Noradrenergic modulation of functional selectivity in the cat visual cortex : an in vivo extracellular and intracellular study. Article - 2002

Valérie Ego-Stengel, Vincent Bringuier, Daniel Shulz

Valérie Ego-Stengel, Vincent Bringuier, Daniel Shulz, « Noradrenergic modulation of functional selectivity in the cat visual cortex : an in vivo extracellular and intracellular study.  », Neuroscience, 2002, pp. 275-89. ISSN 0306-4522

Abstract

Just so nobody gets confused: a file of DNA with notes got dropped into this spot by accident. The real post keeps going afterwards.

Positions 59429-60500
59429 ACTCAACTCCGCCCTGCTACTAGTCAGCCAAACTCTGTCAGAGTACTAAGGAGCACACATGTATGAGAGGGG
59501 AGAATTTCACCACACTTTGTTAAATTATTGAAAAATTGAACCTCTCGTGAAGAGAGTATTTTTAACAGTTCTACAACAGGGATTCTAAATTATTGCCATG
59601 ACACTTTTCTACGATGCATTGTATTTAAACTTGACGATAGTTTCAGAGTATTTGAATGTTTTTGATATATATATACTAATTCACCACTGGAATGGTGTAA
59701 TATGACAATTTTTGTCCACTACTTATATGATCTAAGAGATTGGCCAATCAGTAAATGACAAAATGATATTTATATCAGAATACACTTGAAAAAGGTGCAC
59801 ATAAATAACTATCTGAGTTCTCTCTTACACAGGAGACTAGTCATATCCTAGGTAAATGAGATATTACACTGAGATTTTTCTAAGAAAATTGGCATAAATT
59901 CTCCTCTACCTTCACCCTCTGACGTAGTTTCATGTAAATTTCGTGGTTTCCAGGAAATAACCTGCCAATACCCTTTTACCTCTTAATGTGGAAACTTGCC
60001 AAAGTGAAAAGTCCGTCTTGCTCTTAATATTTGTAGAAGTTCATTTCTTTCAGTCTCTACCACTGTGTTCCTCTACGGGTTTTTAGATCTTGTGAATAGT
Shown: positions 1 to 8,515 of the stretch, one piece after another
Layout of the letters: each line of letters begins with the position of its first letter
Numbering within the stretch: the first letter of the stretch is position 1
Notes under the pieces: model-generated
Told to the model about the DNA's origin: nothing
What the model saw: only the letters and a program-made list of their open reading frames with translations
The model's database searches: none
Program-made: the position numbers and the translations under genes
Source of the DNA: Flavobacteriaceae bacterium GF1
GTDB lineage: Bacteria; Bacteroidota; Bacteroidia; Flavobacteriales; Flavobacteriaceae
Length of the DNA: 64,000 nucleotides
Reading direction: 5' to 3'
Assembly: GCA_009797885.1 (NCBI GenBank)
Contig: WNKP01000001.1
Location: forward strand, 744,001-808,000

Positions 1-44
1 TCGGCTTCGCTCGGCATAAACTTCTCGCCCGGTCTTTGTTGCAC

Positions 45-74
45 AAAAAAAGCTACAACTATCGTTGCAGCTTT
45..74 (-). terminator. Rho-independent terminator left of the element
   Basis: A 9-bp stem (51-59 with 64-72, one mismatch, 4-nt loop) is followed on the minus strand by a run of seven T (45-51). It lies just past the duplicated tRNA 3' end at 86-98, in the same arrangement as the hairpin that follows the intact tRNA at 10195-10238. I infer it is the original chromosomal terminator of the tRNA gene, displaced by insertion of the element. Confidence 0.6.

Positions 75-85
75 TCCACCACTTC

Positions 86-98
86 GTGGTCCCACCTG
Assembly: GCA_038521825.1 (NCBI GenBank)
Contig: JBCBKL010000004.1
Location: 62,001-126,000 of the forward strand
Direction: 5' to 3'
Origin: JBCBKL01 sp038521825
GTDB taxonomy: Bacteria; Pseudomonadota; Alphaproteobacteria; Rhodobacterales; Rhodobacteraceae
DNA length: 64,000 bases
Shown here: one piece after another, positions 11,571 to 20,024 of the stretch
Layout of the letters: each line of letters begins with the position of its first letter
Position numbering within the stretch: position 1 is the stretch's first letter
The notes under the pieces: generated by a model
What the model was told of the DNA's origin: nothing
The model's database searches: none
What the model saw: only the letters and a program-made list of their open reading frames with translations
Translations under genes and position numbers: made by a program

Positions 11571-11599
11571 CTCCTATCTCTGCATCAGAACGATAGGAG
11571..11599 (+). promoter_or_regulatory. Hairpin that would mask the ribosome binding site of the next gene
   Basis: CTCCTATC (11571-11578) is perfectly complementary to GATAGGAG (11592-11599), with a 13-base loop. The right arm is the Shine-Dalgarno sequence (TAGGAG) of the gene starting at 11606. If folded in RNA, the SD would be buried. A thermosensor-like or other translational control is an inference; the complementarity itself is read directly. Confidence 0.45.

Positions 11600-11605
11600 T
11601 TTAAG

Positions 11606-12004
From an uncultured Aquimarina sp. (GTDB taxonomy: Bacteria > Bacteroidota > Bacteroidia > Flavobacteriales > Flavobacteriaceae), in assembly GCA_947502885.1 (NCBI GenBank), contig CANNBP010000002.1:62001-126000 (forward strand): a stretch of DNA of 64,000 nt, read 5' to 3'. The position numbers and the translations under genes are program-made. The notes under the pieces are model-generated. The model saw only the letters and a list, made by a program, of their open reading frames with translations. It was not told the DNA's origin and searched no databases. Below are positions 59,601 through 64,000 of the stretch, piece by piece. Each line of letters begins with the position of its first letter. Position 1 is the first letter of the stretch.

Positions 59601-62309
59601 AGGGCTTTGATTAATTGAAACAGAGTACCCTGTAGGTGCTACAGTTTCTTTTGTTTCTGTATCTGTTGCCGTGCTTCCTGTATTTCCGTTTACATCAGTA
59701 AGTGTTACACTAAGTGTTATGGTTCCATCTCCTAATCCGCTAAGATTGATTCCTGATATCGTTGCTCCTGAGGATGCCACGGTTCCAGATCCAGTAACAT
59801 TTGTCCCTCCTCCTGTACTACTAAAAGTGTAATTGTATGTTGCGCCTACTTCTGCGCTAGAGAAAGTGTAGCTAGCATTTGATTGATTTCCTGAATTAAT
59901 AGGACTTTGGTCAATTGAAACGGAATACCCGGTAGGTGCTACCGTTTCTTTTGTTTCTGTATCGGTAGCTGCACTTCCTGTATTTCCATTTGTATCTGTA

In vitro intracellular studies have shown that norepinephrine modulates cellular excitability and synaptic transmission in the cortex. Based on these effects, norepinephrine has been proposed to enhance the signal-to-noise ratio and to improve functional selectivity by potentiating strong synaptic responses and reducing weak ones. Here we have studied the functional effects of iontophoretic applications of norepinephrine during in vivo extracellular and intracellular recordings from neurons of the primary visual cortex of kittens and adult cats. Analysis of extracellular data concentrated on norepinephrine-induced changes in spontaneous and evoked activities, in signal-to-noise ratio, and in orientation and direction selectivity. Analysis of the intracellular data concentrated on actions of norepinephrine on spike firing accommodation, which has been shown to be reduced by norepinephrine in vitro, and on synaptic responses.Application of norepinephrine resulted in a depression of both spontaneous and evoked spiking activity. However, no systematic change in signal-to-noise ratio was observed. The suppressive effect of norepinephrine was exerted with no significant sharpening of direction or orientation selectivity tuning. The overall reduction in visual activity by norepinephrine affected the orientation tuning curves in a way compatible with a divisive effect, that is a normalization or gain control with no change in tuning width. Norepinephrine applied during intracellular recordings reduced the visually evoked depolarizing potentials whereas no change in the responsiveness of the cell to current-induced depolarizations was observed. In conditions of optimal visual stimulation which produced large depolarizations of several hundreds of milliseconds and sustained repetitive firing comparable to that obtained by direct current injection, we were unable to observe a facilitation of the evoked responses by norepinephrine as it would be expected from the well-documented increase in excitability induced by norepinephrine in vitro.In conclusion, from these results we suggest that norepinephrine released in the primary visual cortex primarily reduces the level of cortical activation by afferent signals, without affecting the cortical functional selectivity nor increasing the signal-to-noise ratio.

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